Nunataks as barriers to ice flow: implications for palaeo ice sheet reconstructions

Martim Mas e Braga*, Richard Jones, Jennifer Newall, Irina Rogozhina, Jane Andersen, Nathaniel Lifton, Arjen P. Stroeven

*Corresponding author for this work

Research output: Contribution to journalArticlepeer-review


Numerical models predict that discharge from the polar ice sheets will become the largest contributor to sea-level rise over the coming centuries. However, the predicted amount of ice discharge and associated thinning depends on how well ice sheet models reproduce glaciological processes, such as ice flow in regions of large topographic relief, where ice flows around bedrock summits (i.e. nunataks) and through outlet glaciers. The ability of ice sheet models to capture long-term ice loss is best tested by comparing model simulations against geological data. A benchmark for such models is ice surface elevation change, which has been constrained empirically at nunataks and along margins of outlet glaciers using cosmogenic exposure dating. However, the usefulness of this approach in quantifying ice sheet thinning relies on how well such records represent changes in regional ice surface elevation. Here we examine how ice surface elevations respond to the presence of strong topographic relief that acts as an obstacle by modelling ice flow around and between idealised nunataks during periods of imposed ice sheet thinning. We find that, for realistic Antarctic conditions, a single nunatak can exert an impact on ice thickness over 20 km away from its summit, with its most prominent effect being a local increase (decrease) of the ice surface elevation of hundreds of metres upstream (downstream) of the obstacle. A direct consequence of this differential surface response for cosmogenic exposure dating is a delay in the time of bedrock exposure upstream relative to downstream of a nunatak summit. A nunatak elongated transversely to ice flow is able to increase ice retention and therefore impose steeper ice surface gradients, while efficient ice drainage through outlet glaciers produces gentler gradients. Such differences, however, are not typically captured by continent-wide ice sheet models due to their coarse grid resolutions. Their inability to capture site-specific surface elevation changes appears to be a key reason for the observed mismatches between the timing of ice-free conditions from cosmogenic exposure dating and model simulations. We conclude that a model grid refinement over complex topography and information about sample position relative to ice flow near the nunatak are necessary to improve data–model comparisons of ice surface elevation and therefore the ability of models to simulate ice discharge in regions of large topographic relief.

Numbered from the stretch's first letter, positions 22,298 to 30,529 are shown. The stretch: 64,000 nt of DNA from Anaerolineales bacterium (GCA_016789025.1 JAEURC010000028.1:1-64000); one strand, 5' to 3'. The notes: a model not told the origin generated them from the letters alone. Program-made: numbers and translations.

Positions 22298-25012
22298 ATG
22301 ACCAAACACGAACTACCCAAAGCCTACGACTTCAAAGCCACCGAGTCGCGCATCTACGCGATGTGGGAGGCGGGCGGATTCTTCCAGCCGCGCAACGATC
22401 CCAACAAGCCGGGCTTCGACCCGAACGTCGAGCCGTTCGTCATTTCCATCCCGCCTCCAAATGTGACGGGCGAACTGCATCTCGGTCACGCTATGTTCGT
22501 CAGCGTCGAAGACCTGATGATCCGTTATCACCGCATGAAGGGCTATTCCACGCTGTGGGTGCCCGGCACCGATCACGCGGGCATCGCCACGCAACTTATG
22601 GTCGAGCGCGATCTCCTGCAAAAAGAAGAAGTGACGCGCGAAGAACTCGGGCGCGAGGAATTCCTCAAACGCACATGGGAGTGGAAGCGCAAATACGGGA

Original languageEnglish
Pages (from-to)4929-4947
Number of pages19
JournalThe Cryosphere
Issue number10
Publication statusPublished - 25 Oct 2021


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